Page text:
The company says that the reason why it's been so secretive is competition. However, at the same time, it realizes questions remain over how it is providing search results.
In a post to the official Google blog, search quality chief Udi Manber said that the company has been purposely quiet on its ranking practices to protect its product. On one hand, knowledge of how Google works could allow webmasters to game the system -- while knowledge of search practices could help competitors.
Such an opening up by the Mountain View, Calif. company for what essentially could be considered its own trade secrets may be surprising to some. At the same time, the search company has come under increasing scrutiny over its practices and business moves. Becoming more open may be one way Google sees as helping to soften its corporate image.
"The details of the ranking algorithms are in many ways Google's crown jewels. We are very proud of them and very protective of them," he said. The process isn't an easy one, considering that Web pages are written differently, and people typically search for information using three words or less.
At the heart of any Google query is something called "PageRank." The system is the basis for the search engine, and uses links to determine pages' overall value. From here, Google adds in various models, including ones for language, queries, time of creation, and personalization.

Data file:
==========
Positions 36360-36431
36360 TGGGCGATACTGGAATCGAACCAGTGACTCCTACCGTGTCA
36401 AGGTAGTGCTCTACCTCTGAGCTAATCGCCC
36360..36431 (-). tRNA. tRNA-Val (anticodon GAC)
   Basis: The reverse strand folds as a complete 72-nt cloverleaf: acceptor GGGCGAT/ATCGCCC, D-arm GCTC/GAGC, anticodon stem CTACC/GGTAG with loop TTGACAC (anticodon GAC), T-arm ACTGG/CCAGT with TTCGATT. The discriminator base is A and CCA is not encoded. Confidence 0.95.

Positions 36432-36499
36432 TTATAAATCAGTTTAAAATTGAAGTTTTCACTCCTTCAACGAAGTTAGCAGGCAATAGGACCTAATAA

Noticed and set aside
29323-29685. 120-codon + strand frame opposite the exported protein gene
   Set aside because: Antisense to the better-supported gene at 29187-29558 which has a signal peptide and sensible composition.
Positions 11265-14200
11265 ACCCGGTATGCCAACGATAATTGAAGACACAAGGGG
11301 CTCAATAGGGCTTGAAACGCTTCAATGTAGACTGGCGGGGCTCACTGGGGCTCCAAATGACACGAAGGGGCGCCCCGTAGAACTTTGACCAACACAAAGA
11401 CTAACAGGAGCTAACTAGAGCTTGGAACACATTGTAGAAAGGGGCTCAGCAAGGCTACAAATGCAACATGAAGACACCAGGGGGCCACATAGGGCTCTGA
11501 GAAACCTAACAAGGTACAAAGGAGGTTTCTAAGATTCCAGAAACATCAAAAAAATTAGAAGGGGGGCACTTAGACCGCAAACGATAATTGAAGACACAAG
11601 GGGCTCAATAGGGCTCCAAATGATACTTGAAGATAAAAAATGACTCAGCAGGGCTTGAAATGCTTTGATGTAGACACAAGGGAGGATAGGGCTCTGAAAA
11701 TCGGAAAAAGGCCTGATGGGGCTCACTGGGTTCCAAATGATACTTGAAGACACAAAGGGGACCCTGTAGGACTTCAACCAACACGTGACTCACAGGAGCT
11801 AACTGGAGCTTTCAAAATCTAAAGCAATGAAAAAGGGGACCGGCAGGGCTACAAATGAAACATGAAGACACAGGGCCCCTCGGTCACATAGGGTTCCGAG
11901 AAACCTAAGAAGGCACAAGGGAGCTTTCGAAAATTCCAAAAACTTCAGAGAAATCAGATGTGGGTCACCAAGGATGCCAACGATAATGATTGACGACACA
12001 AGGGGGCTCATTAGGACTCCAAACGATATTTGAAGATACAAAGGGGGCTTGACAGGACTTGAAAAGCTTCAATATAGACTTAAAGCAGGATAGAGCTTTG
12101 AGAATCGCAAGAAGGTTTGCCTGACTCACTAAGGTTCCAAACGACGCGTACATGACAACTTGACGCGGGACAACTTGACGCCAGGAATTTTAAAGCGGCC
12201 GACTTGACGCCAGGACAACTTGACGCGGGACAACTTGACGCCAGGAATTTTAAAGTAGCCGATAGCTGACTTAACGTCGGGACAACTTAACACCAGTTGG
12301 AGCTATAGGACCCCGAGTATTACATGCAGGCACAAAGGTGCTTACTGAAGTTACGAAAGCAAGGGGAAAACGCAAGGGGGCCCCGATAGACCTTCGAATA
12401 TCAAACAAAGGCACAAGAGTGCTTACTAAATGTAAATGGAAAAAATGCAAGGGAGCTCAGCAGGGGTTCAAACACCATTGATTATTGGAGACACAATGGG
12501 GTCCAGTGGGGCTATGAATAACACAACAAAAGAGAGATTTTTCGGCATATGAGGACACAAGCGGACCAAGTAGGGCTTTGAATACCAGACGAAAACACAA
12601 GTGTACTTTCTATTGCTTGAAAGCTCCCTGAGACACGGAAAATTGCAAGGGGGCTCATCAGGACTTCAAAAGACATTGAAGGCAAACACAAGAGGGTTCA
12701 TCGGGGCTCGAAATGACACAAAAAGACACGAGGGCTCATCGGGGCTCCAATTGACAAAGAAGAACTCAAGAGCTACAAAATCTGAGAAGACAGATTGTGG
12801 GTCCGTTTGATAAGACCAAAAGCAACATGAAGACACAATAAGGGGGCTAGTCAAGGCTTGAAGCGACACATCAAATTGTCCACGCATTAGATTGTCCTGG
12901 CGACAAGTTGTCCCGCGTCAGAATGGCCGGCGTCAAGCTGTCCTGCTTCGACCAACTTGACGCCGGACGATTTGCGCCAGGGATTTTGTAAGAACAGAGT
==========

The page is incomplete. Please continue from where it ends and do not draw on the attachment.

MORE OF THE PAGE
Thus, the way a search query is phrased, how its phrased, the timeliness of a query (whether its better served by current information or an older more established page), and how a user has searched in the past all play a part in the final result.
Google is continuously improving its search algorithms as well. In 2007, the company implemented over 450 improvements, and it has also improved searches in foreign languages over the past two years.
One team is dedicated to this subject, along with another for the user experience. While many may think that the search giant's simplistic UI may not need that much attention, the company is constantly ensuring that any new feature follows those expectations. Spam has also become a focus for Google, and the company says that new projects are starting all the time as user's needs for search change.
"One of the key things about search is that users' expectations grow rapidly. Tomorrow's queries will be much harder than today's queries," Manber said. "We know we cannot rest on our laurels, we have to work hard to meet the challenge."